Wednesday, 26 December 2012

Book review: Overdiagnosed

Title: Overdiagnosed. Making people sick in the pursuit of health (2011)
Author: H. Gilbert Welch (with Lisa Schwartz and Steven Woloshin)
Publisher: Beacon Press, Boston

Overdiagnosed is an attempt to change the conventional wisdom - the prevailing paradigm - that early diagnosis is always a good thing and therefore that the best test is the one that finds the most disease. He shows us the downside of our attempt to make sure that nobody misses out on any potential benefit by failing to be diagnosed. He shows us that the dogma of early diagnosis is maintained by overestimated benefits and a general disregard of the harms.

Saturday, 22 December 2012

How you die vs If you die

Which is more important: how you die, or if you die? Research in medicine often uses mortality (death) as an important outcome. Death (from any cause, so called ‘all-cause’ mortality) is easy to measure, it is not subject to misclassification, and it is the most important outcome for many conditions and treatments. Many researchers, however, favour ‘disease-specific’ mortality (only counting the deaths from the disease being studied) rather than all-cause mortality. The argument is that this measurement is more sensitive to changes in treatments that specifically target that condition (as there is less ‘noise’ from deaths from other causes). For example, it makes sense to measure deaths from heart disease if you are testing the effect of a treatment for heart disease. However, the use of disease-specific mortality can be misleading, it is arguably less important, and it results in an overestimation of the benefits and underestimation of the harms from many interventions.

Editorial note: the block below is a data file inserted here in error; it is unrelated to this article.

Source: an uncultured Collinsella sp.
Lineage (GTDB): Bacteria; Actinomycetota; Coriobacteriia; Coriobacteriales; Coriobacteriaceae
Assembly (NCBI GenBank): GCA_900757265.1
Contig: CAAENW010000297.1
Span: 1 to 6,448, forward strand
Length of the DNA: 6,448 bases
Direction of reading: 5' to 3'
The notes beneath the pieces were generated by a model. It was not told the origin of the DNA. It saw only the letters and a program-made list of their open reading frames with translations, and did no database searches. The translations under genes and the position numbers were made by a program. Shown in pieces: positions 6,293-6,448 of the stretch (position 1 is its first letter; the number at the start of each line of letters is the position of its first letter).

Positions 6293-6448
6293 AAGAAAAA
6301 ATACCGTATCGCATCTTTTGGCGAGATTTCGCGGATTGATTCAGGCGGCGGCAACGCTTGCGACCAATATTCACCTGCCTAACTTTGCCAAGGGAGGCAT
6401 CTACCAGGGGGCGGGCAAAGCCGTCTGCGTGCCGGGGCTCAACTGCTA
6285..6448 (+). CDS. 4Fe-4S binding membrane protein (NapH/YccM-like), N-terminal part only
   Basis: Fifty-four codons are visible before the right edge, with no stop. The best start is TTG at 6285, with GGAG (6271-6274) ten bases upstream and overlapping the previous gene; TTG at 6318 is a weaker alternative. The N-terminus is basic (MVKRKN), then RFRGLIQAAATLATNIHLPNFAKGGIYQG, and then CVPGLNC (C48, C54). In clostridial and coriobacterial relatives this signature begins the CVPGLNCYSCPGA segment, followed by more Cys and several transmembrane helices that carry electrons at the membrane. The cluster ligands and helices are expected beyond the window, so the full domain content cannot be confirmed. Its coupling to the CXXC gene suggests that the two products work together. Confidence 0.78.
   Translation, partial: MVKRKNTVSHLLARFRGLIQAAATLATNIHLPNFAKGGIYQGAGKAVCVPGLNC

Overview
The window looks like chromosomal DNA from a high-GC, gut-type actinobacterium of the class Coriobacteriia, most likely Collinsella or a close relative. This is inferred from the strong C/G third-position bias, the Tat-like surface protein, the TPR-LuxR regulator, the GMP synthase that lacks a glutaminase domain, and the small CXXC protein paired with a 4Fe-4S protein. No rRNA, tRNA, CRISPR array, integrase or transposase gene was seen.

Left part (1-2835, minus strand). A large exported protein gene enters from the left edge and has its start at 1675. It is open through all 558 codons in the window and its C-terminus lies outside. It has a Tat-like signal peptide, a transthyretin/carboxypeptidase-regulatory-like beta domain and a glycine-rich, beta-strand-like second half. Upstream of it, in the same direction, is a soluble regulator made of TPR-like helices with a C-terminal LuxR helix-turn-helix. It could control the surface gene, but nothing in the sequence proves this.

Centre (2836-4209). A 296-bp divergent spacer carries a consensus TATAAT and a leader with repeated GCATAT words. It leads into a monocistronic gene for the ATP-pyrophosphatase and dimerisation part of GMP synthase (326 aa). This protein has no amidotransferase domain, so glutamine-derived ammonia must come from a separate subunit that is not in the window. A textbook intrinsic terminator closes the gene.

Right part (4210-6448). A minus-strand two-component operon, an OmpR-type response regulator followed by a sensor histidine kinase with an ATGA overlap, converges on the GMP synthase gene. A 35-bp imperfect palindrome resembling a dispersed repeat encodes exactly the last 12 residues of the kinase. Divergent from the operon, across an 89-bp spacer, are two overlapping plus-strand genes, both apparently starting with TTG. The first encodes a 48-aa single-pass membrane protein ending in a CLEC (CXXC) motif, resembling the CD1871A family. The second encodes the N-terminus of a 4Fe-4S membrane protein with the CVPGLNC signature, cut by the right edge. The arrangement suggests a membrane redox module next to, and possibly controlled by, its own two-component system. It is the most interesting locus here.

Sunday, 16 December 2012

Book review: Bad Pharma

Title: Bad Pharma. How drug companies mislead doctors and harm patients (2012)
Author: Ben Goldacre
Publisher: Fourth Estate, London

Ben Goldacre, a UK based doctor, has become a popular medical and science writer. His previous book Bad Science was a big hit, he has popular web and Twitter profiles, and he is a regular public speaker and newspaper contributor. His new book, Bad Pharma, specifically targets the problems with medicines. It does not restrict itself to the pharmaceutical industry (although drug companies are the main target), the book also details problems with government regulators, patient advocate organisations, doctors, medical colleges, governments, journals, universities, academics and even ethics committees. Fortunately, the book also offers solutions.

Saturday, 8 December 2012

Limits to medicalization?

The character Syndrome from The Incredibles pictured a world where everybody had super powers: “because when everyone is super, no one will be”. If more than 50% of the population have depression, then what is ‘normal’? What if it was 75% of the population? Are we witnessing a gradual approach to a situation where we will reach the Last Well Person? Is a well person simply a patient who has not been completely worked up?